Alexander McBride (1913-1999) was born in Jacksonville, Florida. He learned to play the piano from his mother. McBride never learned to read music, but played by ear. His mother encouraged McBride to play in church, which he did throughout his childhood years. The sounds of blues and boogie-woogie from local juke joints were tempting. McBride would sneak away from his family’s home to listen to more “worldly” music when possible. When he was barely a teenager, McBride began to play in local clubs.
After military service in the Army, McBride traveled throughout the southeast playing the piano for house parties and at private clubs. By 1940, he was using the stage name “Piano Slim” to play the cotton and fruit belts. He often played in Chicago because gigs were plentiful. McBride primarily played in African American clubs, but he occasionally performed in white establishments in the Deep South. He also worked as a disc jockey in Alaska.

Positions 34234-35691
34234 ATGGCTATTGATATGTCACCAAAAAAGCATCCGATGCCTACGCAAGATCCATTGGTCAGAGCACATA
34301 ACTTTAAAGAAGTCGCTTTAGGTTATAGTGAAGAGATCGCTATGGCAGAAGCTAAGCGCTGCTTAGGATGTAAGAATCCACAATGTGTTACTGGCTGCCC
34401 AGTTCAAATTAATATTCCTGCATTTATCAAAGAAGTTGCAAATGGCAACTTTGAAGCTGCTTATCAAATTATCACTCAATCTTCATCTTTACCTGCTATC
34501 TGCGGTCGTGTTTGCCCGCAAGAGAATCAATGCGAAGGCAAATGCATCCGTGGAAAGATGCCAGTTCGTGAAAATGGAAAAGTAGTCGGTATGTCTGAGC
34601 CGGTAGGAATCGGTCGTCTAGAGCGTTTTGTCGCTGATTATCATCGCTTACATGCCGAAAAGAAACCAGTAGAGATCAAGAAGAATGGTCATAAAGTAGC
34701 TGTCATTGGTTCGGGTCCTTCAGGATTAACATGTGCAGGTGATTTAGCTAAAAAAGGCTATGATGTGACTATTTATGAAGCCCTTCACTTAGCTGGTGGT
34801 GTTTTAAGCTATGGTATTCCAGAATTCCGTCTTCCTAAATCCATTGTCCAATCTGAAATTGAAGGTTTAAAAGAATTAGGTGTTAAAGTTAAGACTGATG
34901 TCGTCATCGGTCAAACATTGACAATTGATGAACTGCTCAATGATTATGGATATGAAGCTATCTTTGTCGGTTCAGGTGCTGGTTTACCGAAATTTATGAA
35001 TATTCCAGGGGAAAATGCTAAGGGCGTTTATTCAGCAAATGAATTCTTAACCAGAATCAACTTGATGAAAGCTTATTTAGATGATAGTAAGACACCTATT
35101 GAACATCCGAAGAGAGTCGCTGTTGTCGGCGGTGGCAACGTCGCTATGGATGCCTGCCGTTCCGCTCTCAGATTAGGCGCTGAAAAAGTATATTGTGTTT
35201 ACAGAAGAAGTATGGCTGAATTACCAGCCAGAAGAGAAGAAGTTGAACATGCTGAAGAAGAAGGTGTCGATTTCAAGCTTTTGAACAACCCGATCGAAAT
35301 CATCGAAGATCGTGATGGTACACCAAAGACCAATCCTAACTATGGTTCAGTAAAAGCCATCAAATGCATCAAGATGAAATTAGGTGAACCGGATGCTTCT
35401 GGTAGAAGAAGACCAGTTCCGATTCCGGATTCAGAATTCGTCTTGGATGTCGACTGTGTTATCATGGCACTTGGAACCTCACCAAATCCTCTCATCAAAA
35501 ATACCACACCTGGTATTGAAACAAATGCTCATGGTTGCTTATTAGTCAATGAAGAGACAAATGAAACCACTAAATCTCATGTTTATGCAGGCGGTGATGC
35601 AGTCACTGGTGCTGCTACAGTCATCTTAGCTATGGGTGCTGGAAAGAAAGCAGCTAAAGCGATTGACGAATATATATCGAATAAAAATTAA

McBride’s gifted piano style was a combination of jazz, rhythm and blues, and country. His music was rooted in the gospel and boogie-woogie traditions. He was an excellent resource for southern African American music history because of his first-hand experience in both the sacred and secular music worlds.
McBride performed at the Florida Folk Festival, gave concerts at the University of Florida in Gainesville, and participated as a demonstrator for the Duval County Folklife in Education Program for ten years. Whenever possible, he demonstrated traditional music in the Duval County Public Schools.